New England Family History: A Magazine Devoted to the History of Families of Maine and Massachusetts, Volume 3

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Henry Cole Quinby, 1910 - New England
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Page 408 - They assemble by beat of drum, each with his musket or firelock, in front of the captain's door ; they have their cloaks on, and place themselves in order, three abreast, and are led by a sergeant without beat of drum. Behind comes the Governor, in a long robe; beside him, on the right hand, comes the preacher, with his cloak on, and on the left hand the captain, with his side-arms and cloak on, and with a small cane in his hand ; and so they march in good order, and each sets his arms down near...
Page 409 - In teaching, he was very moving and stirring of affections, also very plain and distinct in what he taught; by which means he became the more profitable to the hearers. He had a singular good gift in prayer, both public and private, in ripping up the heart and conscience before God in the humble confession of sin, and begging the mercies of God in Christ for the pardon of the same.
Page 409 - ... others. Inoffensive and innocent in his life and conversation, which gained him the love of those without as well as those within; yet he would tell them plainly of their faults and evils, both publicly and privately, but in such a manner as usually was well taken from him. He was tenderhearted and compassionate of such as were in misery, but especially of such as had been of good estate and rank and were fallen unto want and poverty either for goodness...
Page 427 - I believe we are all indebted to my father's mother, for a large portion of the little sense and character which belongs to us. Her name was Susannah Bachelder; she was the daughter of a clergyman, and a woman of uncommon strength of understanding. If I had had many boys, I should have called one of them "Bachelder.
Page 409 - Yet when the church had no other minister, he taught twice every Sabbath, and that both powerfully and profitably, to the great contentment of the hearers and their comfortable edification; yea, many were brought to God by his ministry. He did more in this behalf in a year than many that have their hundreds a year do in all their lives.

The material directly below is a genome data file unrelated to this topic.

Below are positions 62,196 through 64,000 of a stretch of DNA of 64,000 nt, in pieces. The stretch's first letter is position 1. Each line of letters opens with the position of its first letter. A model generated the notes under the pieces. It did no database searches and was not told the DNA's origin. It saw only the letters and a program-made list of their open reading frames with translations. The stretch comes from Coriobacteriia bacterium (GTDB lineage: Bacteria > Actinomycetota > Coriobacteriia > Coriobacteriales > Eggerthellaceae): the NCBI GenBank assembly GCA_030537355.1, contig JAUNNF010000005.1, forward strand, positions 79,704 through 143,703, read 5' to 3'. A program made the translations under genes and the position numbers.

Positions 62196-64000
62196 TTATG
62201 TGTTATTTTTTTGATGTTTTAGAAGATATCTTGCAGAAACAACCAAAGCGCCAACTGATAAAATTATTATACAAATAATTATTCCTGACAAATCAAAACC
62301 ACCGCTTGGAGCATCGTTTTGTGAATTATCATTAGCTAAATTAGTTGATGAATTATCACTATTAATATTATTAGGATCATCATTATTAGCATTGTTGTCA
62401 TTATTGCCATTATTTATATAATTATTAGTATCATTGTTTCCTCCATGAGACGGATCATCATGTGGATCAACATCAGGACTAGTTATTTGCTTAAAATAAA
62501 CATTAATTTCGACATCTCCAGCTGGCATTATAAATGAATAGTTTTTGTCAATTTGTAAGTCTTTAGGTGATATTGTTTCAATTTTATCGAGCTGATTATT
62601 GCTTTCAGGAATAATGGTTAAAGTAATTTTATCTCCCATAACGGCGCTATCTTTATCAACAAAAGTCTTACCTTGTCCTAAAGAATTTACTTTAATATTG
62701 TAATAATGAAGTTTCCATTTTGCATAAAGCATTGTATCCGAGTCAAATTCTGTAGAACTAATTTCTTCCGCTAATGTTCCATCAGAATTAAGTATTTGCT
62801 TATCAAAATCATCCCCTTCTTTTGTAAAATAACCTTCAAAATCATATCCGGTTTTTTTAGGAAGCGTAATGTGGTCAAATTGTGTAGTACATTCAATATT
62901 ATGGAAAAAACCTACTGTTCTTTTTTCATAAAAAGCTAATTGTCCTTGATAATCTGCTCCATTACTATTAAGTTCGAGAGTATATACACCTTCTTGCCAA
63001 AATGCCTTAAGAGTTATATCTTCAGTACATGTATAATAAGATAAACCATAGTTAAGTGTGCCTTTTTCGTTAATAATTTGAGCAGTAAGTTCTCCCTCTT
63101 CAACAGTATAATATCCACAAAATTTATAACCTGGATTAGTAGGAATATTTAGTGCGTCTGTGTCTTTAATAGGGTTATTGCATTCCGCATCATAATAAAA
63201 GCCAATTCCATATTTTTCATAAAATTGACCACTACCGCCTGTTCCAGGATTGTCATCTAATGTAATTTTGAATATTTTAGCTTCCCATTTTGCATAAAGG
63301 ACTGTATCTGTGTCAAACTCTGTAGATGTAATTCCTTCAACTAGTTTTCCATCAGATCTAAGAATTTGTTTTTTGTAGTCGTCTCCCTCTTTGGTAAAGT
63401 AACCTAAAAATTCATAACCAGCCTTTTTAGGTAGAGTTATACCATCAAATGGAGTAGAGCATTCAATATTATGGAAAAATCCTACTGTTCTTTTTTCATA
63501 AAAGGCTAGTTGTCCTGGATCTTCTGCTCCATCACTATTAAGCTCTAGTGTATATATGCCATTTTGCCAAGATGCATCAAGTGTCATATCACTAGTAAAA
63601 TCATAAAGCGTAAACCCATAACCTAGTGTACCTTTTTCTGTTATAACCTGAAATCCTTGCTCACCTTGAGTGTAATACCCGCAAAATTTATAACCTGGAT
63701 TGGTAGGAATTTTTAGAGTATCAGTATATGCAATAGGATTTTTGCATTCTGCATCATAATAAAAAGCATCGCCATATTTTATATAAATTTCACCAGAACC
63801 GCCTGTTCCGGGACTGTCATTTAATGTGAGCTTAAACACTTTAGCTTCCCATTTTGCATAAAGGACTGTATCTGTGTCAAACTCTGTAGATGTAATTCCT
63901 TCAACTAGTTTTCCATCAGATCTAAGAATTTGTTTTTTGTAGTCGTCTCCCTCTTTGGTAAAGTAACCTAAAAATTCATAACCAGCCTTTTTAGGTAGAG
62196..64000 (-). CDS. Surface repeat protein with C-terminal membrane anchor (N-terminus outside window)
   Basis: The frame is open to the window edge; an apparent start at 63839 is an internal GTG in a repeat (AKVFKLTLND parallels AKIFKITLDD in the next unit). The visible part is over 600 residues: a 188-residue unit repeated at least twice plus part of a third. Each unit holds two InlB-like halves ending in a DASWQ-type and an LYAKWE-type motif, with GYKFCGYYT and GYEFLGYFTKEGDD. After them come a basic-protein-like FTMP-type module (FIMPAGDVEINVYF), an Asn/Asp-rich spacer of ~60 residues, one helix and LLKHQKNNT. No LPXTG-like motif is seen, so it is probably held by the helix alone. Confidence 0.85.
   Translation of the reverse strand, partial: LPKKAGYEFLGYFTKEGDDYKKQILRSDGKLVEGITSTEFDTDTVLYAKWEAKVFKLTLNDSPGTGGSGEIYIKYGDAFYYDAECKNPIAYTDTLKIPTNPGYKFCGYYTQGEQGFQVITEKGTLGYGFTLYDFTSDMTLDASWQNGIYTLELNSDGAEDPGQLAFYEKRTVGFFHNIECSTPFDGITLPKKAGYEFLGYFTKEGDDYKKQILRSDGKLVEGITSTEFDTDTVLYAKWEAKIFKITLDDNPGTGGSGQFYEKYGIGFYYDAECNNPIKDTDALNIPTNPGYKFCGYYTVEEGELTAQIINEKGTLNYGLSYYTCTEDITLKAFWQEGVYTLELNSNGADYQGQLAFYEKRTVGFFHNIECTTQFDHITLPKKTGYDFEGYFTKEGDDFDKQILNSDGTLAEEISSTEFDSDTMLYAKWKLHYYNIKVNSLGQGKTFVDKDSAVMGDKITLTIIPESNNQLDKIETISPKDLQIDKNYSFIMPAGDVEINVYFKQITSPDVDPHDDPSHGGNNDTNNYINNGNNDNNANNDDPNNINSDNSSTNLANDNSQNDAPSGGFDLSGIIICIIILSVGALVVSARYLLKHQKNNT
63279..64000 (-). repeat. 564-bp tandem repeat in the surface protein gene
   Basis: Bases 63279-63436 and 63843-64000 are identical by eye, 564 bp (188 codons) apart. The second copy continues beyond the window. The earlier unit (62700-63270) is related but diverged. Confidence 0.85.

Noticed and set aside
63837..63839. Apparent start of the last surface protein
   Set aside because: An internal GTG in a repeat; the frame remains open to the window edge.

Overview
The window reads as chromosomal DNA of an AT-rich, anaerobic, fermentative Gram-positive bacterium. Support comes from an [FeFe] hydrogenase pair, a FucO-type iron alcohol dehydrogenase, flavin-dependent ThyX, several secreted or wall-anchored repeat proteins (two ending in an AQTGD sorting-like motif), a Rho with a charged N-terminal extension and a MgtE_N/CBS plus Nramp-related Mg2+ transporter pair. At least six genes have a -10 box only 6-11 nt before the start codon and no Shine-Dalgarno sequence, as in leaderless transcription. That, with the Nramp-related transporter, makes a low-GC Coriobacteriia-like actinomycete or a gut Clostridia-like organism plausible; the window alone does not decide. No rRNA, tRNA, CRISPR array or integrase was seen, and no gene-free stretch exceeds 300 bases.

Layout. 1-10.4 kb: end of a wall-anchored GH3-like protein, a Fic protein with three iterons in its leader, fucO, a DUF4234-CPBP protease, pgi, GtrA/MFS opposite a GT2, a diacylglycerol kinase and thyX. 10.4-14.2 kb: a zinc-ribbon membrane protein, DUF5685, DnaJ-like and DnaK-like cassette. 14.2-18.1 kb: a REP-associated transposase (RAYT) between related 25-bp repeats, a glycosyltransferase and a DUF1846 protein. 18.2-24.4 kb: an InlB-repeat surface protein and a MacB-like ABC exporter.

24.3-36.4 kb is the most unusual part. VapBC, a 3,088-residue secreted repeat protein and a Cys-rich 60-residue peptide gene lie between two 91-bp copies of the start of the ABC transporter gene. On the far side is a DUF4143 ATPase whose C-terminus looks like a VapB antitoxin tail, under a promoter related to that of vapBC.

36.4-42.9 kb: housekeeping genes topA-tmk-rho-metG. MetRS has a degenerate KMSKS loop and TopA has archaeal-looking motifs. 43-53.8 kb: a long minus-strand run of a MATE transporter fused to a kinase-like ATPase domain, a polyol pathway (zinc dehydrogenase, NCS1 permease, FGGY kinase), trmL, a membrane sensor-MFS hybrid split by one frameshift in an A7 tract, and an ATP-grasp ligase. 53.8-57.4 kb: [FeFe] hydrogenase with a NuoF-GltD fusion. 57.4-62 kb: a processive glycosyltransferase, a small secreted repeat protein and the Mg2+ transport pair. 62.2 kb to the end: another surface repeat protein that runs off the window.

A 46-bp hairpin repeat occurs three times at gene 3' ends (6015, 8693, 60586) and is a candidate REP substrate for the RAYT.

Page 443 - Mr. Oakes, thus being transplanted into the better world, the Presidentship was immediately tendered unto Mr. Increase Mather; but his Church, upon the application of the overseers unto them to dismiss him unto the place whereto he was now chosen, refusing to do it, he declined the motion. Wherefore, on April 10, 1682, Mr. John Rogers was elected unto that place; and on August 12, 1683, he was installed into it. This worthy person was the son of the renowned Mr.
Page 371 - This latter fact was mentioned in a letter of the period from a Puritan minister in England, as a result of the rigid and bigoted spirit in New England, which deterred many from coming to this country. Early in 1638, in the winter time, Bachiler tried to form a settlement near Yarmouth on Cape Cod, where his Wing grandchildren lived, and walked there from Ipswich. But, says Winthrop, "He and his company being poor men, gave it over, and others undertook it.
Page 515 - England, insomuch as there is just cause of suspition, that they, as others in Germany, in former times, may, upon some revelation, make some suddaine irruption upon those that differ from them in judgment...
Page 519 - ... fit to be repealed, to be so marked, and the reasons given ; such as are obscure, contradictory or seeming so, to be rectified and the emendations prepared. When there is two or more laws about one and the same thing, to prepare a draught of one law that may comprehend the same ; to make a plain and easy table, and to prepare what else may present, in the perusing of them, to be necessary and useful, and make return at the next session of this court.
Page 405 - He was their ruling elder, which seems to have been the bar to his being their Governor — civil and ecclesiastical office, in the same person, being then deemed incompatible.

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